alludes to these statements from time to time; and adverts, in the progress of his work, to various circumstances
of peculiar interest, on which for a time he dwells. "But to do good is . . . that that Solomon chiefly
refers to in the text." Sharp. "This, I doubt not, was that artificial structure here alluded to." T. Burnet.
Now to the universal whole advert:Blackmore.
The earth regard as of that whole a part.
(Ref"er*a*ble) a. Capable of being referred, or considered in relation to something else; assignable; ascribable.
[Written also referrible.]
It is a question among philosophers, whether all the attractions which obtain between bodies are referable
to one general cause.W. Nicholson.
(Ref`er*ee") n. One to whom a thing is referred; a person to whom a matter in dispute has been
referred, in order that he may settle it.
Syn. Judge; arbitrator; umpire. See Judge.
(Ref"er*ence) n. [See Refer.]
1. The act of referring, or the state of being referred; as, reference to a chart for guidance.
2. That which refers to something; a specific direction of the attention; as, a reference in a text- book.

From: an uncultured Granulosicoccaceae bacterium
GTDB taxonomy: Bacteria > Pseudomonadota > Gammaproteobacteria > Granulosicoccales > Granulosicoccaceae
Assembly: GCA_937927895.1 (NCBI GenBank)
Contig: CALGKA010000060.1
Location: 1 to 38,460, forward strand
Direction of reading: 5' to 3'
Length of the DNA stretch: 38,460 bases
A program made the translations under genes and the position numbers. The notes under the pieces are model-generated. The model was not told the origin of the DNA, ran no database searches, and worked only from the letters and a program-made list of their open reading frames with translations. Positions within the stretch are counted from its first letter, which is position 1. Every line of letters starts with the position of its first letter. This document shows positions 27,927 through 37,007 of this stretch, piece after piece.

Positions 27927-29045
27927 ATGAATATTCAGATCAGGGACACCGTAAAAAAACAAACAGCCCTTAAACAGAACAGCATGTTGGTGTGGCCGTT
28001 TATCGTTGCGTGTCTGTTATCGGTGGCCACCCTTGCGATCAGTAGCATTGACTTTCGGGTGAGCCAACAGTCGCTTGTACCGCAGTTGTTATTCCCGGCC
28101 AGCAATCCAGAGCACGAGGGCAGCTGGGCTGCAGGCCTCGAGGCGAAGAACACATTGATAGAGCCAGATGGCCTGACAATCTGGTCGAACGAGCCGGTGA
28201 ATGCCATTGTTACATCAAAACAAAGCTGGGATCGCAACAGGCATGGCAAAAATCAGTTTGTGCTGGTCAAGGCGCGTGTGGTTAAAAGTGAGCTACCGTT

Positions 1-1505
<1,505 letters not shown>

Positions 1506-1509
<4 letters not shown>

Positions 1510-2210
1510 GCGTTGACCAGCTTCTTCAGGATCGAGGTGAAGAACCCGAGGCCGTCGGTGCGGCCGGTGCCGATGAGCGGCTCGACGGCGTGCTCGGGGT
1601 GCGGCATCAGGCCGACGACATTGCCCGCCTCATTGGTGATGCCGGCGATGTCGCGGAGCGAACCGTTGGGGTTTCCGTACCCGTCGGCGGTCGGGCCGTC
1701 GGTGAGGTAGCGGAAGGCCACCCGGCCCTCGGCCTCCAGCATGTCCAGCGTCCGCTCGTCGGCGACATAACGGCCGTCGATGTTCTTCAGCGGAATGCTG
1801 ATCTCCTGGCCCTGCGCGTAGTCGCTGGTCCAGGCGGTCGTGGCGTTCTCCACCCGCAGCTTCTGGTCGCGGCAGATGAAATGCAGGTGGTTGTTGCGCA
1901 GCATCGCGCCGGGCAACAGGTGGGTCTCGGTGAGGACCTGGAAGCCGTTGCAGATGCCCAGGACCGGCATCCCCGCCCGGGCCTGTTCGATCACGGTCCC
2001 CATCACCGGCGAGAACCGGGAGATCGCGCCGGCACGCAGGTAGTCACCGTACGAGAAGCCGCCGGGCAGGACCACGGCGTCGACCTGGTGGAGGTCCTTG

3. Relation; regard; respect.
Something that hath a reference to my state.Shak.
4. One who, or that which, is referred to. Specifically; (a) One of whom inquires can be made as to the
integrity, capacity, and the like, of another. (b) A work, or a passage in a work, to which one is referred.
5. (Law) (a) The act of submitting a matter in dispute to the judgment of one or more persons for decision.
(b) (Equity) The process of sending any matter, for inquiry in a cause, to a master or other officer, in
order that he may ascertain facts and report to the court.
6. Appeal. [R.] "Make your full reference." Shak.
Reference Bible, a Bible in which brief explanations, and references to parallel passages, are printed
in the margin of the text.